John Noble may be best known as scientist Walter Bishop on "Fringe," but his interest in strange scientific stories extends into the real world.
The actor – recently back to work after seeking treatment for a sleeping disorder – delves into these stories on the Science Channel series, "Dark Matters: Twisted but True."
"It's kind of tongue in cheek or Orson Welles-ish," said Noble of the series. "Some of the (stories) are quirky or weird. We're telling stories from all over the place."
Noble's performance on "Fringe" informed his role as host.
"Playing Walter Bishop, I had to read pretty widely to make sense of what he was talking about," he said. "It seemed to segue very easily into this. It's probably the reason I'm hosting it, to be honest with you."
Despite his voracious thirst for knowledge, the show has sometimes presented him with things he was not aware of. "There were things I knew vaguely but hadn't put into place. There are so many curious, wonderful stories."
Now that he has one foot in science fiction and another in fact, how does he think the two relate today?
"It's very difficult for science fiction writers to stay ahead of science fact, because of the rate of change today," he said.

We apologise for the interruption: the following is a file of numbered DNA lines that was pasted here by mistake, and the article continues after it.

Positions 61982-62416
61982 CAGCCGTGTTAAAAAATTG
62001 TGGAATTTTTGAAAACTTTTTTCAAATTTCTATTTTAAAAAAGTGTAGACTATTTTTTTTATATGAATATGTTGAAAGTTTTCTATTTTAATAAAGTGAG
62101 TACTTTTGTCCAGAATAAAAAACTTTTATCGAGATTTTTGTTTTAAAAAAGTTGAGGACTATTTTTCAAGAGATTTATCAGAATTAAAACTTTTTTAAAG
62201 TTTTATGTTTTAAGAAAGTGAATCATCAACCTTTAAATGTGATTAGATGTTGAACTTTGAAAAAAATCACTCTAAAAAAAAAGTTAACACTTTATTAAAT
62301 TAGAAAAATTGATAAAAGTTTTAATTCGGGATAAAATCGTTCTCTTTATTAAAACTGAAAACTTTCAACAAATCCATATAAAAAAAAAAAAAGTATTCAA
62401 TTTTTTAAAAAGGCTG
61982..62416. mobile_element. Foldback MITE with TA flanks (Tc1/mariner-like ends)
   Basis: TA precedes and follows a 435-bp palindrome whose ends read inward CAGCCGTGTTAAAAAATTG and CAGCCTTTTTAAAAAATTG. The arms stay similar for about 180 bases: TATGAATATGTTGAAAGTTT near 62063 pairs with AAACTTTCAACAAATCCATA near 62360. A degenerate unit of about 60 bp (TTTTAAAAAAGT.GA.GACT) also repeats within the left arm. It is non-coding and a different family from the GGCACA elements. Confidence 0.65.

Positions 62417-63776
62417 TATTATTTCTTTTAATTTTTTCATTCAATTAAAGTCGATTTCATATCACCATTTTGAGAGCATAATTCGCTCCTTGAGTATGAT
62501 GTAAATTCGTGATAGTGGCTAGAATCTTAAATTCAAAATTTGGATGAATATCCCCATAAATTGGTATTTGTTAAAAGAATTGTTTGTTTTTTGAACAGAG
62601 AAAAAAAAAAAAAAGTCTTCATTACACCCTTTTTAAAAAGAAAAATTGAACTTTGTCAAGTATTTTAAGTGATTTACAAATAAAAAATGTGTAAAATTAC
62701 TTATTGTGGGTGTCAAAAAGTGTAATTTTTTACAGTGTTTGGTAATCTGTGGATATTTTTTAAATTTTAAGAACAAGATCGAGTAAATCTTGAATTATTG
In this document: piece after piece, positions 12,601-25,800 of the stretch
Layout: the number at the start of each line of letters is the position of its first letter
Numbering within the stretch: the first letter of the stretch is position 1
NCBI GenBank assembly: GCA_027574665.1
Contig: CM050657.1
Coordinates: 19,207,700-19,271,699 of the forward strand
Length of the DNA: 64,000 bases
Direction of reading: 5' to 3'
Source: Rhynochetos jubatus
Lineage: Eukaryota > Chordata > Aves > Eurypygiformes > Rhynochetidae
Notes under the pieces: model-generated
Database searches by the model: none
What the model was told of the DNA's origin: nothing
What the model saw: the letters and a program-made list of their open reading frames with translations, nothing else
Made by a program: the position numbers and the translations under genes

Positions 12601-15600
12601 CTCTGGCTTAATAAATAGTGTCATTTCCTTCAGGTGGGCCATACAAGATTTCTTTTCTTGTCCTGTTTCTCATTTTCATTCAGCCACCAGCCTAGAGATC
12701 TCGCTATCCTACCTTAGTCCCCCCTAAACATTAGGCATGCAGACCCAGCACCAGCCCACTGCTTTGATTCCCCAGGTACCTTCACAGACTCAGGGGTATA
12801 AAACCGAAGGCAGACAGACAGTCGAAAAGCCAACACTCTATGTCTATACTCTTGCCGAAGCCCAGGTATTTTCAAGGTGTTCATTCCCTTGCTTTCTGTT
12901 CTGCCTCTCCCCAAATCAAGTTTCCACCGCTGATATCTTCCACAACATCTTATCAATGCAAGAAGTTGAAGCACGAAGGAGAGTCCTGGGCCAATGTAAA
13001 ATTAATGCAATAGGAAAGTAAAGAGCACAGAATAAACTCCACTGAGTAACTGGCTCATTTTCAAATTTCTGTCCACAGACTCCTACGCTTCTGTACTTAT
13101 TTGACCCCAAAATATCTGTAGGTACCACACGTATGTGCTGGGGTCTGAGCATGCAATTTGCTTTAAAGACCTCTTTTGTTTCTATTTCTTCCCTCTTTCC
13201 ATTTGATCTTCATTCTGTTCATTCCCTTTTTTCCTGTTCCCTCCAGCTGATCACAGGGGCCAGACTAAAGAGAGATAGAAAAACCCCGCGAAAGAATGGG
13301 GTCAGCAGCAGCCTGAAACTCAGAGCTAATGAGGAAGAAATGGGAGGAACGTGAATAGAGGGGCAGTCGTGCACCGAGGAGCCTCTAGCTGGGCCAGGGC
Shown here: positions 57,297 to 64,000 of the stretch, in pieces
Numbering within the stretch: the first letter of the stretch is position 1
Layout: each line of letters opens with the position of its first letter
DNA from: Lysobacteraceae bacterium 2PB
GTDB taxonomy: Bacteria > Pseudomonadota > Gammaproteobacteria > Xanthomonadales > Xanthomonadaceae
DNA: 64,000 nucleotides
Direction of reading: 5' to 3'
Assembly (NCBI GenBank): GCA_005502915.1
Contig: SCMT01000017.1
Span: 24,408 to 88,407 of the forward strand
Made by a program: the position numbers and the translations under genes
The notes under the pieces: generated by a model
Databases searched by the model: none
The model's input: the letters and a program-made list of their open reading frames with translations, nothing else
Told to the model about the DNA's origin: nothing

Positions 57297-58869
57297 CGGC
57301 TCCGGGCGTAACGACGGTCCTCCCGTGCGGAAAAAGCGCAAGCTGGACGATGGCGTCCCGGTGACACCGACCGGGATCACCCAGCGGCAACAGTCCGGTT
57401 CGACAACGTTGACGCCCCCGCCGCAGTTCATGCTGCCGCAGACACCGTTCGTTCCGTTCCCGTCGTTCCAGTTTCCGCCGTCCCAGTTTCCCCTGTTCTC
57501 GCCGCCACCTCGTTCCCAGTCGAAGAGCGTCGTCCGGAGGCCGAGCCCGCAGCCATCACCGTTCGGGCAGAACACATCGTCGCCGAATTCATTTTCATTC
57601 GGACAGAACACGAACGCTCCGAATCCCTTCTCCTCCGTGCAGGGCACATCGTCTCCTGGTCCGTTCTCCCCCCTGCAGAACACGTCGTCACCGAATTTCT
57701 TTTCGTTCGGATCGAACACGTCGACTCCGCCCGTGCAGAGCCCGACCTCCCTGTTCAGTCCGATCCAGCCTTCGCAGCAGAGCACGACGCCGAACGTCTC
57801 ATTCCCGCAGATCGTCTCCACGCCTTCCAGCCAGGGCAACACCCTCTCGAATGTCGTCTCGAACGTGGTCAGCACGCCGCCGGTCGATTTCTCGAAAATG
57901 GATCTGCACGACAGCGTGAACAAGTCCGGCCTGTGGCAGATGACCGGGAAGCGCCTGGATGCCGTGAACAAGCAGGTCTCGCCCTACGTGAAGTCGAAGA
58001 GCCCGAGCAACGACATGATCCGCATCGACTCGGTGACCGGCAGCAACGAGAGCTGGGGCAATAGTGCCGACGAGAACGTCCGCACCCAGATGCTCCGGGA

"People are dreaming up ideas, not unlike the times of Jules Verne. Now, sometimes by the time it's been published, something has happened to change the face of science fiction. Science fiction has proved to be a good indicator of where we're going. There is a blending with fantasy, which has sort of taken over. Fantasy is also a very valid and interesting area to explore."
Noble believes that we've only seen the tip of the iceberg for scientific advancement.
Noble spoke of a scientist friend who recently proposed a new theory on black holes. "He was so excited that this was a big breakthrough. This is happening all the time, and these things breed more and more invention. This is probably the most exciting time in science since – there was the Renaissance period, and the Industrial Revolution – I think this is the third, and I think, the most exciting period of science."